[0030] As noted above, the lifting tube 54 is supported on the yoke 53 and extends upwardly slidably through the tube section. Notably, a bottom end of the lifting tube 54 fits onto a stud on a center portion of the yoke 53 (Fig. 11). The lifting tube 54 is easily replaceable by lifting it away, and by substituting a longer (or shorter) lifting tube. By this configuration, the jack apparatus can be adjusted to a known/desired starting and ending lift point. A shortest lifting tube in the illustrated jack apparatus 50 provides a ground to top distance of 30 inches (760 mm) when in a lowest starting position, and provides a maximum stroke of 18 inches (460mm). The stroke gained from using the present saddle-

type yoke 53 is 6.8 inches. In other words, if the yoke 53 was not present, the required height for an 18 inch stroke of the screw jack would be 36.8 inches. It is contemplated that multiple length lifting tubes will be available, including lifting tubes that are 26.6 inches (which provides a starting height of 30 inches and a maximum height of 48 inches), 44.6 inches (which provides a starting height of 48 inches and a maximum height of 66 inches), and 62.6 inches (which provides a starting height of 66 inches and a maximum height of 84 inches). An advantage of the interchangeable tubes is that it allows the user to make the most of the available stroke. For example, instead of having to drive the jack up 5 inches to touch the lifting point (leaving only 13 inches of available stroke), the user can use the adjustable screw and replaceable tube to touch the desired lift point, and have basically all 18 inches of stroke available for lifting.

[0031] A unique feature has been discovered for a jack system with multiple electrically- operated jacks for heavy duty lifting. Referring to Fig. 16, the jack system includes a control system 70 operably connected (i.e. connected via hard wires or wireless system) to the electric drive unit of each jack for operating each of the jacks individually or simultaneously. The control system 70 includes (or communicates with) circuit breakers (not specifically illustrated, but well known in the electrical art) associated with each of the jacks. The control system 70 can be programmed to shut down all of the jacks 50 "downstream of (i.e. interconnected or co-dependent on) the jack having the problem. For example, if the circuit breaker of one of the jacks indicates a problem ... such as if one of the jacks 50 stops, overheats, and opens the associated circuit breaker ... the control will shut down or stop other jacks, so that the problem is not compounded by unbalanced jacking. This can be communicated to the jack operator by various means, such as by an illuminated button or alarm on the control panel (not specifically illustrated), or indicated by the light to the problematic jack going off due to the circuit breaker stopping current flow to that jack. Due to the nature of the present power drive unit 56 and friction inherent within the threaded/geared drive mechanism (Fig. 11 A), the jack will not lower even if electrical power is stopped or shut off. Further, individual jacks 50 do not tend to get out of sequence (as may be a problem with hydraulic or pneumatic drives.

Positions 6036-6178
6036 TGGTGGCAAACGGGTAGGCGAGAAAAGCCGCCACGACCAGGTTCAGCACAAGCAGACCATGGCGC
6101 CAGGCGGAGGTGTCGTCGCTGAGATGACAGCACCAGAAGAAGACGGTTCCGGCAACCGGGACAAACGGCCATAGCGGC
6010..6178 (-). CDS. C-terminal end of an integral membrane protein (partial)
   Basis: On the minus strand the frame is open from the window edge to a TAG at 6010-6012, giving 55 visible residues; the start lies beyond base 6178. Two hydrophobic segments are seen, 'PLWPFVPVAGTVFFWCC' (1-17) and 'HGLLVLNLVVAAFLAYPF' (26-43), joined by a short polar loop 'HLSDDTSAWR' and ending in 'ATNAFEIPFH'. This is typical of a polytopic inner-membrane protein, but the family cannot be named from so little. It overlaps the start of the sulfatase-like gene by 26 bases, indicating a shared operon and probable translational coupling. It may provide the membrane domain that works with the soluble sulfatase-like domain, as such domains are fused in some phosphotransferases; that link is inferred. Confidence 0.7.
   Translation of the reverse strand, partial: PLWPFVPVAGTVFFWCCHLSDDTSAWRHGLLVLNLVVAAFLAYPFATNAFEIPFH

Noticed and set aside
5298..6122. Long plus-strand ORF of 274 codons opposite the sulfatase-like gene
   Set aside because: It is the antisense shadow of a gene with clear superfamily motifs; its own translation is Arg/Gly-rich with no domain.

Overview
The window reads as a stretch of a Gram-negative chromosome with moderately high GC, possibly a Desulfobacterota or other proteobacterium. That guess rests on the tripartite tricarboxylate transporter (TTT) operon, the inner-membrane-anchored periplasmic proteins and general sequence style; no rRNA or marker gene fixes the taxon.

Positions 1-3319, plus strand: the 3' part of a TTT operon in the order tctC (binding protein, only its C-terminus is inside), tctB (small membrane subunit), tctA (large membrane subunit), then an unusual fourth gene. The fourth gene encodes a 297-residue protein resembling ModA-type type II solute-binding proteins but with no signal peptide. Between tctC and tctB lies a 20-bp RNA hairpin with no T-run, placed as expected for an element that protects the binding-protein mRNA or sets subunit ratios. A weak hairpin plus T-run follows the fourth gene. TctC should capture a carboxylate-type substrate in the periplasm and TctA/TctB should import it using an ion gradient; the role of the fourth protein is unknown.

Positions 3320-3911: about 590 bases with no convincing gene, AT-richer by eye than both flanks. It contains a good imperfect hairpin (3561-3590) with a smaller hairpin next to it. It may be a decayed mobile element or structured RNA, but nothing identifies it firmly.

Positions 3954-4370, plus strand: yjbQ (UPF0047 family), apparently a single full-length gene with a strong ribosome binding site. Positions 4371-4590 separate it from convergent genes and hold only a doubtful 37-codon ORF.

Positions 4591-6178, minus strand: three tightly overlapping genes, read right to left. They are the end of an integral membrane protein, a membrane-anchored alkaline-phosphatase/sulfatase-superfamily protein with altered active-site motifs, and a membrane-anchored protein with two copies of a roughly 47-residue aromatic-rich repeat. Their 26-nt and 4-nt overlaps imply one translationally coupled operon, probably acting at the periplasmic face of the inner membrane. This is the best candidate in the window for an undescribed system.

[0032] Methods of assembly and of use are also believed to be within a scope of the present inventive concepts. Persons skilled in the art will understand these methods without a separate detailed discussion.

[0033] It is to be understood that variations and modifications can be made on the aforementioned structure without departing from the concepts of the present invention,

and further it is to be understood that such concepts are intended to be covered by the following claims unless these claims by their language expressly state otherwise.